Minh Nguyen, Boat People SOS, 600 Washington Ave., Asian Youth Empowerment Project organizer crafted a program to breed an understanding of funding allocation to communities through an analysis of bicycling opportunities. Through the group’s documentary, they hope to advocate the need for more bike lanes in South Philly.
As part of the Green Machine Initiative, the Pennsylvania Horticultural Society teamed up with Friends of the Chew Playground, 1800 Washington Ave., to create a garden filled with edible endeavors including blueberries, raspberries and figs.
Filmmaker Eugene Martin documented the Anderson Monarchs, a girls’ soccer team of African-American youths. The West Passyunk-based team’s story was focused on overcoming stereotypes and scarce resources to achieve greatness.
Joey Vento, the founder of Geno’s Steaks, 1219 S. 9th St., died suddenly in August.
Family and friends were preparing to host a benefit for Joanna Galdo, a resident of 3100 block of South 18th Street, who was continuing a 12-year struggle with brain cancer and was told she may succumb to its grip within a year.
Passyunk Square resident Donna Bachety commissioned a stained glass window in her home to honor the memory of the 2,977 9/11 victims. Former Marine, Frank Sorrentino of South Philadelphia Stained Glass, 1605 E. Passyunk Ave., designed the 26-by-16-inch window.
Committed cleaners — 150 in total — devoted four hours to sprucing up Franklin Delano Roosevelt Park, 1500 Pattison Ave., during the eighth annual Growing the Neighborhood Volunteer Day.
Former U.S. Supreme Court Associate Justice Sandra Day O’Connor visited the Andrew Jackson School, 1213 S. 12th St., to swear in the school’s initial student council. She also announced her Civics Impact Challenge contest in hopes of increasing student participation in civics.
The interfaith movement Philadelphians Organized to Witness, Empower and Rebuild, which was made of members from nearly four dozen congregations, held a one-day convention at Tindley Temple to share a vision of unity among diverse religious beliefs.
Neighborhoods like East Passyunk Crossing, Lower Moyamensing and Newbold jumped aboard the UnLitter Us campaign to promote a cleaner, greener South Philly by signing up blocks and businesses to vow to keep their properties free of debris.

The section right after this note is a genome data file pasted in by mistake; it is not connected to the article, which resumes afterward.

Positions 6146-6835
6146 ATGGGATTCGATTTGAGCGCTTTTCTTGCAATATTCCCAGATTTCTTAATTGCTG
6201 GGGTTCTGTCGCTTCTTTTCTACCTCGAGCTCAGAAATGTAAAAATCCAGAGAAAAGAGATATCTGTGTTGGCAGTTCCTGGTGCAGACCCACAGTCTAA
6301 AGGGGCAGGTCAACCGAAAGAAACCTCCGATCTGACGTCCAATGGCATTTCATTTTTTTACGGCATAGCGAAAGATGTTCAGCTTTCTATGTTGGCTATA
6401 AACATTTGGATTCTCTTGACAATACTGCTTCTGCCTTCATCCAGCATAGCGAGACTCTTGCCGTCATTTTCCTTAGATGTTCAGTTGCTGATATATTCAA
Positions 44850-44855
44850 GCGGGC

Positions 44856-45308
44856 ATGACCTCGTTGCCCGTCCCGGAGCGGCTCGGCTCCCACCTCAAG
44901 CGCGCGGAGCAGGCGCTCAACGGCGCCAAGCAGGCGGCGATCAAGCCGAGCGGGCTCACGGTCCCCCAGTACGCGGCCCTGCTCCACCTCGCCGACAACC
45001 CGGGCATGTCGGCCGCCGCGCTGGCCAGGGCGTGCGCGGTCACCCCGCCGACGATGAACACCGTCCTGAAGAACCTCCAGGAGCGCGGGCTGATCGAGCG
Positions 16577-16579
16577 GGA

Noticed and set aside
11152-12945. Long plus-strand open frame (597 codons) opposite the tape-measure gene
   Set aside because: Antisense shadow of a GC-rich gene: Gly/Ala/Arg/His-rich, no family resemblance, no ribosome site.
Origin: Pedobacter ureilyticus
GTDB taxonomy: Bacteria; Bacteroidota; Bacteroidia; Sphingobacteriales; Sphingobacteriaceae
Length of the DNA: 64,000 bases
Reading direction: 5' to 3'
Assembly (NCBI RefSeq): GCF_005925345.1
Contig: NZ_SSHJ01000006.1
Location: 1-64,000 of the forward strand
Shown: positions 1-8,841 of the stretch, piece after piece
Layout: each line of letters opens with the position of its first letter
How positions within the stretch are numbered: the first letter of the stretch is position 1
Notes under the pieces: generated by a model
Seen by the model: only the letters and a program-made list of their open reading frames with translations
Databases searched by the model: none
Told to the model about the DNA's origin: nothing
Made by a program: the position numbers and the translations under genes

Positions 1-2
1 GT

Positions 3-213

A former East Passyunk Crossing resident, Anna Frangiosa, and Grays Ferry inhabitant, Erika Bell, assisted the growing social crusade, Occupy Philly, at Dilworth Plaza. The occupiers represented the 99 percent and aimed to rid corporate greed.
David Guinn’s Bella Vista mural, “Autumn,” hung in limbo as a developer proposed to build a one-family town house in the vacant lot at 631 S. Ninth St. that the artwork overlooks. The Zoning Board of Adjustment has since approved the development.
Timothy Luko Jr., a native of the 100 block of Mercy Street, has devoted 13 years to defending his country. Family and friends, along with Mummer string bands, welcomed home the former Mummer captain of the Satin Slipper New Years Brigade, 1444 S. Second St., from his latest assignment in Afghanistan at its club.
BalletX and Andrew Jackson School teamed up for its third workshop through the “Inside the Mind of the Choreographer and Composer” residency project. The result was “Jackson Sounds,” a 27-minute ballet that the company performed at The Wilma Theater.
First lady Michelle Obama presented Zulmarie Nazario, a junior at The Academy at Palumbo, 1100 Catharine St., and Matt Braun, executive director at Fleisher Art Memorial, 719 Catharine St., with the National Arts and Humanities Youth Program Award for the institution where Nazario has developed her craft.
As a part of East Passyunk Crossing Civic Association and Town Watch’s charitable giving committee, Millie Ruffino and Josephine Cardillo filled five carts with food that the Philadelphia Access Center, 1832 S. 11th St., dispersed to 16 local needy families.
Dr. Pasquale Nestico and his coworkers at Filitalia International, 1834 E. Passyunk Ave., ran their sixth annual Christmas Seals Program, which provides unwrapped clothes and toys to struggling local families.
Nour Sardab, an 18-month-old Sudan native, and nine other youngsters made their debuts as naturalized citizens Nov. 30 at Settlement Music School’s Mary Louise Curtis Branch, 416 Queen St.
Under the impression Manton Street Park, 405-11 Manton St., was City park, residents learned the City had sold the land as part of a empty lot bundle. The group of volunteers were revitalizing the space since June, and are now working with the developer in hopes of salvaging at least a portion of the land.
Comcast-Spectacor, The Cordish Companies and Comcast Corp. announced an update for Xfinity Live!, a massive entertainment complex set to open its first phase in April. The development will create 750 jobs with amenities that will include a marketplace, NBC sports arena, on-demand theater and various establishments such as Spectrum Grille and Broad Street Bullies Pub.